After a couple of forays into more serious territory with Into The Night and The Red, Original Theatre Company online (in conjunction with Bolton Octagon) has opted to release something rather more light hearted for Easter. The Hound Of The Baskervilles, based on the famous story by Sir Arthur Conan Doyle, adapted by Steven Canny and John Nicholson was originally performed by physical comedy experts Peepolykus. Recently it has been revived for a tour and this is a recording of a live performance given a couple of months ago. The piece opts for farcical comedy rather than the usual horror based approach. Surprisingly, it is actually quite a faithful recreation of the original plot in which Holmes and Watson set out to discover the truth behind the ghostly apparition on Dartmoor and secure the existence of Sir Henry Baskerville whose life (not to mention his entire wardrobe) is threatened.
The tale is an oddity in the Conan Doyle canon in that Holmes himself disappears from the action for a prolonged period. Here it matters little as it means Jake Ferretti, who makes a robust super sleuth, can also take on a series of other roles which are distinguished one from another by a procession of increasingly silly costumes, hair pieces and accents. I particularly enjoyed the rich Costa Rican tones of Cecile Stapleton, one of two female roles Ferretti takes on. It is, of course, elementary (Watson) therefore, that Serena Manteghi confines herself to a series of male characters, the pick of which are her two – or is it three? – sack carrying local yokels who raise some of the best laughs in the piece. Manteghi may claim that she can’t do a Canadian accent but clearly has funny bones and is adept at finding the fun in the situations. Largely confining himself to the character of Dr Watson, Niall Ransome has more of a straight man role and contains the over exuberance of the other pair that, at times, threatens to derail proceedings; it’s a trope borrowed from those other physical comedy supremos Spymonkey – or perhaps it’s the other way round. Whatever, the whole thing rattles along at a fearsome pace which if it doesn’t quite come across via a screen must have been huge fun in a live situation. This is nowhere more true than in the highlight of the show which is an extremely quickfire recap of Act One played at breakneck speed as the opener to Act Two; consummate skill and split second timing is gloriously on display for a madcap five minutes.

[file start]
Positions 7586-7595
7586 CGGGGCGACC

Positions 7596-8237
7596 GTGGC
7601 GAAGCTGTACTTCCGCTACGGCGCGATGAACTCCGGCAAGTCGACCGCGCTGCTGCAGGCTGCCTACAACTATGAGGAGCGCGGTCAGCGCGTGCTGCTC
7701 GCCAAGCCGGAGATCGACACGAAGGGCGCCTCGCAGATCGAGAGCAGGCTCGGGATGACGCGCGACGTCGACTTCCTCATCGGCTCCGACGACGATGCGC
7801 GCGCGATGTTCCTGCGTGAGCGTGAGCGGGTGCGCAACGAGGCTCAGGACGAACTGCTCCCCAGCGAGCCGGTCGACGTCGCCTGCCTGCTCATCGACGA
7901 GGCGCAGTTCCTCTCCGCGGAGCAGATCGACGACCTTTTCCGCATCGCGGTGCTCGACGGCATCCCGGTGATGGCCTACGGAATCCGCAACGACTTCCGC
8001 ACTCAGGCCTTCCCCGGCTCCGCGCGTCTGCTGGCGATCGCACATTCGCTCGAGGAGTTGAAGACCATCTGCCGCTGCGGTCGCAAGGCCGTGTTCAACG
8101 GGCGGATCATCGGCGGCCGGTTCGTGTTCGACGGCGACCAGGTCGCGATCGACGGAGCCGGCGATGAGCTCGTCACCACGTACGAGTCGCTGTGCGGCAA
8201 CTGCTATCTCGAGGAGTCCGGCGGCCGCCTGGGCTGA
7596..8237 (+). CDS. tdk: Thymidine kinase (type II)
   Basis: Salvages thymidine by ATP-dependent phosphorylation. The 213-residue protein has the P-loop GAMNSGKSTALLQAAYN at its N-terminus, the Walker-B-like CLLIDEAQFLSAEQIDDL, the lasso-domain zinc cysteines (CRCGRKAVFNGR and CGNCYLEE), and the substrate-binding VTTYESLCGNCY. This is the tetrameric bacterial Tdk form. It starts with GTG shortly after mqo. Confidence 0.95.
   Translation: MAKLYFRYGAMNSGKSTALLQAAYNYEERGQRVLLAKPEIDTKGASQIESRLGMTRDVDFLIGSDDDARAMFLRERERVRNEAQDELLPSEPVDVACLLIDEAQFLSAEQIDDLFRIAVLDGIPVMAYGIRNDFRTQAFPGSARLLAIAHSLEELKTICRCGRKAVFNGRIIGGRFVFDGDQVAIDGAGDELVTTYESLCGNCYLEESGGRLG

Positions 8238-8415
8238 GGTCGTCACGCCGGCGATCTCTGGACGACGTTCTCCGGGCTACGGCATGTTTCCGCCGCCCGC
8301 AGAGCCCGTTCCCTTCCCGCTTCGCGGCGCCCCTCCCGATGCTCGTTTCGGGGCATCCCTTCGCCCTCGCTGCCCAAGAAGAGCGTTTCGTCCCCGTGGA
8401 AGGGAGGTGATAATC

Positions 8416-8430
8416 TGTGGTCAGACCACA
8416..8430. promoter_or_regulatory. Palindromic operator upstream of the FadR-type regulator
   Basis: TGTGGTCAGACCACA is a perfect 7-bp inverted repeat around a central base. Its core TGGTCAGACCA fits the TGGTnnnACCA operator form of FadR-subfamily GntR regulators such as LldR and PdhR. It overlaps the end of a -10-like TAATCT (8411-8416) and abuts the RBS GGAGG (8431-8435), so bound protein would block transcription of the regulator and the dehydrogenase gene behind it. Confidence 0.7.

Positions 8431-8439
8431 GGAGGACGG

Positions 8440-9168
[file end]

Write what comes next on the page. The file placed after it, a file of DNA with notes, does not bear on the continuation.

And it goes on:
There’s some inventive direction from Tim Jackson (based on Lotte Wakeham’s original) as even the stage furniture doubles and trebles furiously – one piece becomes Holmes’ desk, a hansom cab, a train carriage and a fireplace. A series of Baskerville portraits is cunningly executed with just a picture frame. Further ingenuity occurs in the lighting and sound departments (Derek Anderson and Andy Graham) such that there’s no need for physical representations of creaking doors and windswept moors. A particularly good running gag where various characters start to sink into the boggy recesses of Grimpen Mire hit the spot every time and highlights the performers physical comedy skills as do the use of a couple of dummies which get their own bow in the curtain call. There’s also a plethora of fourth wall breaking moments as heightened iterations of the actors comment on their own performances – perhaps my musings are, therefore, superfluous.
A tongue in cheek literary adaptation with just three performers specialising in a good deal of physical comedy, quick change routines and mime, places it in much the same camp as The Thirty Nine Steps and Jeeves And Wooster in “Perfect Nonsense”. Like these, it is a good deal of fun but don’t necessarily expect anything startlingly original about the concept; just sit back and admire the skill with which it is executed. If you’re a Conan Doyle purist you’ll probably want to give this a wide berth but if you enjoy a good chuckle and admire theatrical dexterity you’ll probably love it.